A couple of weeks ago the High Focus squad rolled into Bristol en masse, for what looked set to be a day of good vibes, good people and good BBQ. Taking over the legendary Lakota club for a seven hour rampage, the bill boasted a weighty line-up including Dabbla, Ocean Wisdom, Fliptrix and Dirty Dike.
The kick-off was at 2pm, so I bowled down about 3pm and caught the tail end of a set from Bristol crew WMD. It might only have been a small gathering then, but the early birds that were there were definitely feeling the vibe. Their Blueberry track went down particularly well, as the hype started to build for what was to follow.
Next came the Real Life Drama squad, with Smellington Piff, Illinformed, Eric the Red and Sean Peng hitting the stage for a suitable rowdy set, tinged with salutes to the traveller lifestyle and the benefits of blazing zoots. There was even a cameo from Croydon’s next mayor Cracker Jon, as he joined them on stage to drop a verse. Mic problems meant Peng was unusually quiet for a portion of the set, until various hollers from the crown sorted the problem and he came back full throttle. Keep an eye out for the Creatures of Habit (aka Sean Peng, Eric the Red and Illinformed) album coming next month.
Local boy Datkid was supposed to be on stage next, but in scenes fairly common in UK rap, he was running late thanks some free party madness the night before. So a quick set change saw the recently abbreviated Ed Scissor step up to do his thing. I am a big fan of Scissor, but I just don’t know if his music was the right mood for the setting. It was outdoors, nearing the end of summer and people wanted a party. At least that’s what a few people I spoke to in the crowd told me, as Ed delivered a undeniably solid set, but one that might have been better suited to a different time and place.
Datkid arrived and headed straight to the stage, where he was joined by fellow SP MC Bil Next – fresh from his recent viral fame – and greeted by a suitably enthusiastic home town crowd. The pair knocked out a few bangers, including 6 Rizla Spliff, as the crowd got undeniably livelier (and messier).
Next up was Dabbla, who was a guaranteed crowd pleaser before he’d even set foot on stage. The hype had been steadily building for the release of his debut album and this set only added to it, as the LDZ OG dropped new and old material, including Randeer from his new LP and Premium Murkage from the first Dead Players album. He was backed up on the decks by fellow LDZ OG & Potent Funk representative, DJ Jon E Kay. This was no doubt the most energised set so far, thanks largely to his crowd participation and his double time antics. Dropping seminal grime satire/homage Lips 2 da Floor as a finale was definitely a wise move, which is probably why that’s how he’s finished every set for the past 10 years. There is a video of the crowd’s reaction on Dabbla’s Instagram (@bigabbla), if you want to get a feel for the madness.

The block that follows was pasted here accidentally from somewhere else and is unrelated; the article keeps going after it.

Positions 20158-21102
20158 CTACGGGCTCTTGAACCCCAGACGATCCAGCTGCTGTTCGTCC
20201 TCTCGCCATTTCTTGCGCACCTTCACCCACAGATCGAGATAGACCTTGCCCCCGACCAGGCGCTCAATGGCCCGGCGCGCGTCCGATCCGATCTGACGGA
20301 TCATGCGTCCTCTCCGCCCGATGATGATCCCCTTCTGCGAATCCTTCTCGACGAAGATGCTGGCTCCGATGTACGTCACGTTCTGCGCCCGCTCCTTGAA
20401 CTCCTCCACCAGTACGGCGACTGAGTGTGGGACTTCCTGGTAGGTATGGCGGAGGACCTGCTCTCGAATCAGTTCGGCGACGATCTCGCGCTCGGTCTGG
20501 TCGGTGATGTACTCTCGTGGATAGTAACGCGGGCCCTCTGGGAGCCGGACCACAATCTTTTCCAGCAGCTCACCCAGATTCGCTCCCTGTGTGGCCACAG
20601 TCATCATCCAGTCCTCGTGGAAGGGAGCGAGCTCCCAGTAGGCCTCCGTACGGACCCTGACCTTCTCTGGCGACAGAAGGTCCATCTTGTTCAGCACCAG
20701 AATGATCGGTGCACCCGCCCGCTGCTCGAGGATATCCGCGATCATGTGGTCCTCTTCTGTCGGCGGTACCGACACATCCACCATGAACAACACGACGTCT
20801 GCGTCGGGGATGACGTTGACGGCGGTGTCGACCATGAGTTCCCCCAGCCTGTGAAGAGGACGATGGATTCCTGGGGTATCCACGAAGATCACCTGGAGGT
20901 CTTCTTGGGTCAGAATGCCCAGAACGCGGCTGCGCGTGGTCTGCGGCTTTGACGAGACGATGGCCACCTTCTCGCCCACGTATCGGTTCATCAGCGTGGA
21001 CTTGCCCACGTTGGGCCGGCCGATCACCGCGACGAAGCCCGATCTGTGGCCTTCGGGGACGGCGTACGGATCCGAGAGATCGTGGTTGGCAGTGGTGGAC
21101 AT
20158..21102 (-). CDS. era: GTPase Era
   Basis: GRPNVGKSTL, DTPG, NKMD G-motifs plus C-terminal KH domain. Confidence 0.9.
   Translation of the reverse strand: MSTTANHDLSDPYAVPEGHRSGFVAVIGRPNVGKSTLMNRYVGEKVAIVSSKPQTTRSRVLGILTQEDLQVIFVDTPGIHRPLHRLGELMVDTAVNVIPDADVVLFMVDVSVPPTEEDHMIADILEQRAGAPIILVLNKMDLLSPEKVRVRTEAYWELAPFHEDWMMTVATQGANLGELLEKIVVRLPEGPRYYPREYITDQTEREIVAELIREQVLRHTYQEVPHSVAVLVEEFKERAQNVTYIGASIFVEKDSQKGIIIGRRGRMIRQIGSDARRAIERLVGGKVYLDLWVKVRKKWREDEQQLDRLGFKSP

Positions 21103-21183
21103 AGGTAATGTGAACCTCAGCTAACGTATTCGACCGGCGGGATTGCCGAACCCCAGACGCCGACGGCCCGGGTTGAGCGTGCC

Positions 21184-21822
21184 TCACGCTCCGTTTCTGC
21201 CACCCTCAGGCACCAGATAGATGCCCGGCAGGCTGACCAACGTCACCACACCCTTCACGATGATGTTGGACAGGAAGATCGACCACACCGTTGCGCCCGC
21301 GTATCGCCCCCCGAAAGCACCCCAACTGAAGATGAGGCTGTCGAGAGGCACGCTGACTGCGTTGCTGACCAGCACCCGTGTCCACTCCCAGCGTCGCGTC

Next up was the man without whom, none of this would have been possible, Fliptrix. He was joined on stage by Leaf Dog and they did a combined set, with the ever faithful Molotov on the decks. They were joined on stage at one point by that staple of many a rap show: a drunk girl who thinks everyone wants to hear them freestyle. Someone passed her a mic that wasn’t even switched on and we all laughed. Fliptrix and Leaf are such heroes of the youth that they could probably have rolled on stage, read a chapter of War & Peace and fucked off to rapturous applause. As it was they banged out another solid set and kept the good vibe going.
Dike was on next and he brought his usual brand of rowdiness with him, even dropping a bit of jungle in a nod to the Bristol sound systems that dominated the local scene for years. My personal highlight was his Beyonce shirt, adorned with all your favourite words like ‘apathy’ and ‘forgiveness’.
If I thought the crowd were responsive for Flip and Leaf, that was nothing compared to the reaction to the final act on the bill, Ocean Wisdom. Fresh from burning down Charlie’s booth and arguably one of the most explosive entries into UK hip hop, he hit the stage with hood up, in scenes reminiscent of Klashnekoff’s old stage appearances. I was in another part of the courtyard when he started his set and the surge of people heading to the stage was insane. But with good reason as Wizzy tore through a selection of tracks from his album, including the crowd favourite and touch paper for his recent successes, Walkin’.
All in all the day was a big success and another win for High Focus. They might have their critics – an inevitable by-product of success – but their engagement with the next generation of hip hop fans is undeniable. I spoke to people who had travelled from places as far away as Sheffield and Norfolk just to be a part of the event. The crowd was young and passionate, lapping up every morsel of music put in front of them and that is something which is ultimately beneficial for the UK scene as a whole. The next big High Focus event is in Brighton on 7 October and features a ridiculous line-up, including a set by some dues who go by the name of TASK FORCE. Unmissable basically. Full details can be found here.
Photos by Jacob Crow